ESPE Abstracts (2019) 92 P3-305

Combined Surgical and Medical Treatment in an Adolescent with Severe Gynecomastia Due to Excessive Estradiol Secretion: A Case Report

Miseon Lee1, JungEun Moon2, Cheol Woo Ko3, Joon Seok Lee4, Jung Dug Yang4

1Kyungpook National University Hospital, Daegu, Korea, Republic of. 2Kyungpook National University, Kyungpook National University Hospital, Daegu, Korea, Republic of. 3Department of Pediatrics, School of Medicine, Daegu, Korea, Republic of. 4Department of Plastic and Reconstructive Surgery,, Daegu, Korea, Republic of

Background: Gynecomastia develops due to the reversed estradiol-to-Testosterone ratio in adolescence, and symptoms typically improve within two years. The causes vary widely, including estrogen excess and tumors, and surgical treatment is usually given in late adolescence because postoperative symptoms may recur in adolescents. There are no guiding recommendations for gynecomastia to date besides the suggestion to consider rapidly growing gynecomastia and breast tissue ≥ 4 cm as the pathologic condition. Therefore, this study reports a case of a pediatric patient with severe gynecomastia due to excessive estradiol secretion who showed a positive outcome after receiving surgical treatment combined with aromatase inhibitor administration. The study includes clinical and laboratory results from his first visit at 9 years and 3 months of age to last postoperative follow-up at 15 years of age, as well as the postoperative course of outcomes.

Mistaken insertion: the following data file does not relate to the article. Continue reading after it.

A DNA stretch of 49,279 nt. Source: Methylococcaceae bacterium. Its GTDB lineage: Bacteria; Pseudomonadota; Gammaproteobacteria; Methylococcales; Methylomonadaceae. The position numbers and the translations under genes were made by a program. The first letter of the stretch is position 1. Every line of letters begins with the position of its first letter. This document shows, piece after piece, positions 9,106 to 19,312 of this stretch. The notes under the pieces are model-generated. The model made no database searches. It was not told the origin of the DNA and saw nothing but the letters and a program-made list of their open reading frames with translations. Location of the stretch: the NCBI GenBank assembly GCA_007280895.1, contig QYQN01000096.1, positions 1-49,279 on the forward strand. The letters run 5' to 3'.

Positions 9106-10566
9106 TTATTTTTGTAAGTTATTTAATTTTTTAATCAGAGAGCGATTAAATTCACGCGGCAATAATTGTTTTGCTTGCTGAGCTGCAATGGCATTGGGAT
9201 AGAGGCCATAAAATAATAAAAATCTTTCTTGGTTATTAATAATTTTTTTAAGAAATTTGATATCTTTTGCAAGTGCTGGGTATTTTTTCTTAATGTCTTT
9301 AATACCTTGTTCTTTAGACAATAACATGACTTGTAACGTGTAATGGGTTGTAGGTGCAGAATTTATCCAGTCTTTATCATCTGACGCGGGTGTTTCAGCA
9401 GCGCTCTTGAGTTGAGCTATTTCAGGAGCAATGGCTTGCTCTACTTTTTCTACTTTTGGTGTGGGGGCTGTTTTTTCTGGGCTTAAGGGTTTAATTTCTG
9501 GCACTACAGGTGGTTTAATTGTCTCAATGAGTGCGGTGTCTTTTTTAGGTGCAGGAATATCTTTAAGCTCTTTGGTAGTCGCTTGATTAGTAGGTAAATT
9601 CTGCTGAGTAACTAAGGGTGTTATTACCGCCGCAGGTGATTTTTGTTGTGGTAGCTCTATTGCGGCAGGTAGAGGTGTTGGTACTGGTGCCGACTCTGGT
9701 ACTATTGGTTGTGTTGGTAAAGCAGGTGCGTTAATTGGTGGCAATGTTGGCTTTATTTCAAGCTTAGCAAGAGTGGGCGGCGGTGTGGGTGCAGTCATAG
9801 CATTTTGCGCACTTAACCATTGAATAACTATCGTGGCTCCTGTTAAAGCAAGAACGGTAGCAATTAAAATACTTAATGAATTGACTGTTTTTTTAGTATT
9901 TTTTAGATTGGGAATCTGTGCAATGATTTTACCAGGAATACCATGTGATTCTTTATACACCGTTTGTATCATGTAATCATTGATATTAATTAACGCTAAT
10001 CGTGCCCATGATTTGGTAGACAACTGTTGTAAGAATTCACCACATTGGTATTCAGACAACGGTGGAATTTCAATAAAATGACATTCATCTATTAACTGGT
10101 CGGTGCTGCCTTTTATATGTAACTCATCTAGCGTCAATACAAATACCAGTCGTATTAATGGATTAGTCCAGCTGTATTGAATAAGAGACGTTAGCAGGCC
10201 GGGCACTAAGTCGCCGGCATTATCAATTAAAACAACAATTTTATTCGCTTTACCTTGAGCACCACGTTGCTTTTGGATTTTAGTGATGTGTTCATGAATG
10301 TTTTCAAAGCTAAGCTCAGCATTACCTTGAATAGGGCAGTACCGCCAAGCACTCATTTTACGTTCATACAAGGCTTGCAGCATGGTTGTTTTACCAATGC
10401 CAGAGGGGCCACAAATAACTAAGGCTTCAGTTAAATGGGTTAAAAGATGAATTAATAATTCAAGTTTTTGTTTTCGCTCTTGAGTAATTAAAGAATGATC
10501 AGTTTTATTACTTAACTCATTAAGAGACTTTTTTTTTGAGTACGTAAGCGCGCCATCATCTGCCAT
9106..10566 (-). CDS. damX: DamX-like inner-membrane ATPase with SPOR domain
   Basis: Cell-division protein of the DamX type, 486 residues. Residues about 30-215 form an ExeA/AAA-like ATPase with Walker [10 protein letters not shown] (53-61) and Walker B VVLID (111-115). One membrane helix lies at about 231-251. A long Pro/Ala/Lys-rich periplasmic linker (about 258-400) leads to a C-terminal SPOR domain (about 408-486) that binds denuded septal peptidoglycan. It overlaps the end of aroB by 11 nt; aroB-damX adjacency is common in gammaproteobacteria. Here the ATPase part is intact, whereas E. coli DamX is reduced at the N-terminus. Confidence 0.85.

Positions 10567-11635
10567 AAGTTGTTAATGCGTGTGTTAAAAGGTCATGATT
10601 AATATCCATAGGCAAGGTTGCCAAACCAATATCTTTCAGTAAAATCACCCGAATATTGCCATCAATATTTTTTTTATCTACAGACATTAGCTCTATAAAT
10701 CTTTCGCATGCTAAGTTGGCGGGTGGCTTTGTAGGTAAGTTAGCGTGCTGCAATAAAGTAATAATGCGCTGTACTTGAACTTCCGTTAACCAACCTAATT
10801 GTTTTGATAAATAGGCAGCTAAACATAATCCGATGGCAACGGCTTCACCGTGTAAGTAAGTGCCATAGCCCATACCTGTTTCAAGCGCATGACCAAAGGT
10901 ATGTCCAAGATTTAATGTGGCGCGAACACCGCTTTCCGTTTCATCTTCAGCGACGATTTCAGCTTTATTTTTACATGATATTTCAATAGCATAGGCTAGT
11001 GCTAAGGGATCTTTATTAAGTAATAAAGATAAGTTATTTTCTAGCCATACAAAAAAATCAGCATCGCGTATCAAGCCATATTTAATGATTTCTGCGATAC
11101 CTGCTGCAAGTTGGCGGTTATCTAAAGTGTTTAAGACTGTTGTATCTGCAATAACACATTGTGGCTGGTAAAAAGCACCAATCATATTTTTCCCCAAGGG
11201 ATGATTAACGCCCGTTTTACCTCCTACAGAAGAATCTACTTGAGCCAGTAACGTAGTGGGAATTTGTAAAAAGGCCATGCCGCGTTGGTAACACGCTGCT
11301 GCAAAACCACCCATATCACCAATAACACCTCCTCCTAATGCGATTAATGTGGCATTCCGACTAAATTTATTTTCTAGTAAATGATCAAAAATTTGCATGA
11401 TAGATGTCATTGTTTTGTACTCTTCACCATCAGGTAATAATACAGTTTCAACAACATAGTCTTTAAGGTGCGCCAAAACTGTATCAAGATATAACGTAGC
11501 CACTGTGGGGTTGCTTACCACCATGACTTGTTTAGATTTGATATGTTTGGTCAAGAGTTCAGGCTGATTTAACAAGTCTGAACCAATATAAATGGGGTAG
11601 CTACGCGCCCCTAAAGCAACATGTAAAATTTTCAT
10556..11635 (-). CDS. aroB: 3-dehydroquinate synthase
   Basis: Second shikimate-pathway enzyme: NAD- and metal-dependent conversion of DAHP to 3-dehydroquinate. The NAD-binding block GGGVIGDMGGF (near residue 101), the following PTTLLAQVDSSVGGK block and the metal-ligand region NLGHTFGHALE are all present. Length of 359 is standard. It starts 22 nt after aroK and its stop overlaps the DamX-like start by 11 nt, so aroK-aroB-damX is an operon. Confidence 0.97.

Case Presentation: A 9-year old boy visited to the Department of Pediatric Endocrinology for breast budding. At that time, the patient showed breasts at Tanner stage II and no abnormality on hormone tests. During a follow-up, both gynecomastia had progressed to Tanner stage III–IV at age 13. Tamoxifen 10 mg bid was administered; however, the condition rapidly progressed to Tanner stage V at 13.5 years. The evaluation of pathologic gynecomastia showed an increase of estradiol to 296 pg/mL(reference range[R]: 10-36) and microlithiasis in both testes. As the condition worsened, total mastectomy was performed at the age of 13.5 years while minimizing surgical scarring using the peri-areolar approach. In two months, there was some improvement in breast enlargement, but the progression of breast budding was also observed along with the elevation of estradiol to 535 pg/mL. Based on the assessment that elevated aromatase activity had induced breast budding, we changed the medication to anastrozole (Arimidex) 1 mg once a day, after which the estradiol level improved to 38.5 pg/mL and was maintained well in the two-year postoperative follow-up.

Conclusions: This case report shows a combined plastic surgery and appropriate medical management bring a positive outcome in severe gynecomastia patient, and it suggests a need for endocrine screening in pediatric gynecomastia patients.

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